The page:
Ironton Studies and Gallery (3636 Chestnut Street, 303-297-8626, wwwirontonstudios.com) is definitely one of the best spots in the art district along the Platte River north of downtown known as RiNo (www.rivernorthart.com).
The gallery portion is an informal place that’s accessed through the complex’s kitchen, but exhibition director, Jill Hadley Hooper, makes sure the shows there are, for the most part, top notch. The latest effort, Passages, which clearly fits this description, opens tonight, Friday, April 18, with a reception slated for 6 to 9 p.m.
The exhibit juxtaposes the contemporary realist paintings by Sharon Feder with neo-modernist sculptures by John Ferguson.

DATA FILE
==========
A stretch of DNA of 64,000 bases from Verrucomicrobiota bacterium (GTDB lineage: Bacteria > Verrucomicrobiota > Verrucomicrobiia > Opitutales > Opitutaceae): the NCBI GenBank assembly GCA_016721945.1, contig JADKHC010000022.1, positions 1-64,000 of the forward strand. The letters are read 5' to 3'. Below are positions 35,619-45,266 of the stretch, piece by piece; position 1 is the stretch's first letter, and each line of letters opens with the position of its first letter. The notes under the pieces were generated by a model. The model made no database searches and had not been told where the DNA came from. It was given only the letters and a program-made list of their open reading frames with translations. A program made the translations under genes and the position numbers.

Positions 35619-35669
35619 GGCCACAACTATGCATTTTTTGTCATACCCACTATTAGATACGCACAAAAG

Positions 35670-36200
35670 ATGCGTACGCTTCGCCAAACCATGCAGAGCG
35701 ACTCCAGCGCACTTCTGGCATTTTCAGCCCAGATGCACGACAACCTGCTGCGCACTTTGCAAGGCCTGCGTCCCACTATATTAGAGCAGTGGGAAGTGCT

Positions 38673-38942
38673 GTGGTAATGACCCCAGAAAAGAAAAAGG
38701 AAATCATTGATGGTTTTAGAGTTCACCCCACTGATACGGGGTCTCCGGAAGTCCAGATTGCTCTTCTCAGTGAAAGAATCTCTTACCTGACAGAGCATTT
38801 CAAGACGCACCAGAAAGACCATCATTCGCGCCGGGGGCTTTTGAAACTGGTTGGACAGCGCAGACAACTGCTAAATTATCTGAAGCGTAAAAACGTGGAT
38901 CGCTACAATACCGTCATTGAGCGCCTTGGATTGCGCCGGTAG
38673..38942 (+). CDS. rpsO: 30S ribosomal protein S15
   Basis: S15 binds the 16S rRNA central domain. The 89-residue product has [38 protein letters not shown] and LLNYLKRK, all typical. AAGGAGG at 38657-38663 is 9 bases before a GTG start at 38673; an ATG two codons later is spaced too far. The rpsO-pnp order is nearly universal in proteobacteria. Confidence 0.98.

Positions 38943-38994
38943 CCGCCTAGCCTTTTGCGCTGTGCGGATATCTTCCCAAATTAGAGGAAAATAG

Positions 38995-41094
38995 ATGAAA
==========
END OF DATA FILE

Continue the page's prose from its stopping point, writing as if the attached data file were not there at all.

Feder looks for romance in industrial settings and finds it in “Train Yard #1,” which shows railroad tracks that have been dreamily lit and rendered.
Ferguson uses steel, sometimes supplemented by other materials like stone, to suggest -- but not depict -- the human figure as in “Holding On” (pictured).
We Believe Local Journalism is Critical to the Life of a City
Engaging with our readers is essential to Westword's mission. Make a financial contribution or sign up for a newsletter, and help us keep telling Denver's stories with no paywalls.
Support Our Journalism
On May 2, which is First Friday, they’ll be another reception for the show, this one scheduled for 6 to 10 p.m. and with the added attraction (distraction?) of live music to be provided by Andy Monley and the High Horses. Passages runs through May 17. -- Michael Paglia